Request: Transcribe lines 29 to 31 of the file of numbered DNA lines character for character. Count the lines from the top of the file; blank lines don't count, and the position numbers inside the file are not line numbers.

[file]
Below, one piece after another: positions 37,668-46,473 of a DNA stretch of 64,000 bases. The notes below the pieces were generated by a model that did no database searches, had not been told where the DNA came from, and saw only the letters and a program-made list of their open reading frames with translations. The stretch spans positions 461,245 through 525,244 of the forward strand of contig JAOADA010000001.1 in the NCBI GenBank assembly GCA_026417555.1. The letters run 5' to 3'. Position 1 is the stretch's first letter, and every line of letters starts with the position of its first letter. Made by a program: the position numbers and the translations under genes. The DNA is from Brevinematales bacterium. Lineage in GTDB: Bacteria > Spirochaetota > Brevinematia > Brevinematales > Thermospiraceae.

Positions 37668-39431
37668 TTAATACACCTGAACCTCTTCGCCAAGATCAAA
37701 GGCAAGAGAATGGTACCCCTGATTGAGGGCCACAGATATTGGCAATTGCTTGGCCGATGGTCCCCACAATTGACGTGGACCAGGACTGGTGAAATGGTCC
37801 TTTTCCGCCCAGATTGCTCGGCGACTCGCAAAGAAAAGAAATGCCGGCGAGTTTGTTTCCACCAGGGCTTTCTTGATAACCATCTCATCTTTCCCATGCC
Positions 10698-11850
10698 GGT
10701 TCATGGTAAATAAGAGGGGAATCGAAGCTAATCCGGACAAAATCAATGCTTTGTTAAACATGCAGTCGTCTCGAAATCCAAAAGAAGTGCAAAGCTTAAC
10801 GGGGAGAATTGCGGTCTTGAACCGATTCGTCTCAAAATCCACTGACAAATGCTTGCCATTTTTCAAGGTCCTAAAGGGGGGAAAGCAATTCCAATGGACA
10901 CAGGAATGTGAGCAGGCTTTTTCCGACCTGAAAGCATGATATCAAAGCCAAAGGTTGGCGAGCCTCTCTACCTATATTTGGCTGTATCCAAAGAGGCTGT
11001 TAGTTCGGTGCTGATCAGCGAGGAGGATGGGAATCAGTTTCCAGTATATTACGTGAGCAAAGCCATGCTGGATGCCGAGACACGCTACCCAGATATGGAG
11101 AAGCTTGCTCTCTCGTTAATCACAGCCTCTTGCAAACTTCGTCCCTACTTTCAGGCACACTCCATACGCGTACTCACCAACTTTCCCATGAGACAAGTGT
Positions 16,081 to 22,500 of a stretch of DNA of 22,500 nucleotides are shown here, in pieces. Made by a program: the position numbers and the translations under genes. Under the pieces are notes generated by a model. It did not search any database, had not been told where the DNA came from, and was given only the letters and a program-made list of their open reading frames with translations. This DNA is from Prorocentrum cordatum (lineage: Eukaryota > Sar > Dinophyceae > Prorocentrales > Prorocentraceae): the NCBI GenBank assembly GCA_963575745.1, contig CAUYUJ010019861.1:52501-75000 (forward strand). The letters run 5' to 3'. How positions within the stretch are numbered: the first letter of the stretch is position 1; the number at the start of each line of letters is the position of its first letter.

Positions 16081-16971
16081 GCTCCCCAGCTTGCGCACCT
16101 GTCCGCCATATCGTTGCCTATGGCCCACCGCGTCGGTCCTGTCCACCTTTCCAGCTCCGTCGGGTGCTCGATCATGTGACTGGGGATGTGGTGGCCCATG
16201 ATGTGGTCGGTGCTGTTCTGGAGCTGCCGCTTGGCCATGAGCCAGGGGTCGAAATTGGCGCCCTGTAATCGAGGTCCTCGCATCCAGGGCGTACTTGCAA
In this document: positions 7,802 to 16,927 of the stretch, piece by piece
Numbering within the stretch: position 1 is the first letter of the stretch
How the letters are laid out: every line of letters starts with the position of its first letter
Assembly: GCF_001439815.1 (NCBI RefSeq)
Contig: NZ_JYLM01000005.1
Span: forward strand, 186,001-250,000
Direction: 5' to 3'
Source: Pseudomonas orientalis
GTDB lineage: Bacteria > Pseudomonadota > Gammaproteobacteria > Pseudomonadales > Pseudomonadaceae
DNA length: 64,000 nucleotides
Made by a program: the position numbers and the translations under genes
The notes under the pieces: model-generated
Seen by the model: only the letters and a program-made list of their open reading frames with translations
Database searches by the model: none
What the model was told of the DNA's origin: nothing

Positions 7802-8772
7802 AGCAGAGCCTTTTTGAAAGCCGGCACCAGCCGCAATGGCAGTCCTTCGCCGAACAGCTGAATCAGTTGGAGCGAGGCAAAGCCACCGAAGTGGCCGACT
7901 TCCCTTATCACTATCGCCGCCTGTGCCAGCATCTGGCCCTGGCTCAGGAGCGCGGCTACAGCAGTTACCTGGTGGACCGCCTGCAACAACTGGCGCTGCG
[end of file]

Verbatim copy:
The notes under the pieces: model-generated
Seen by the model: only the letters and a program-made list of their open reading frames with translations
Database searches by the model: none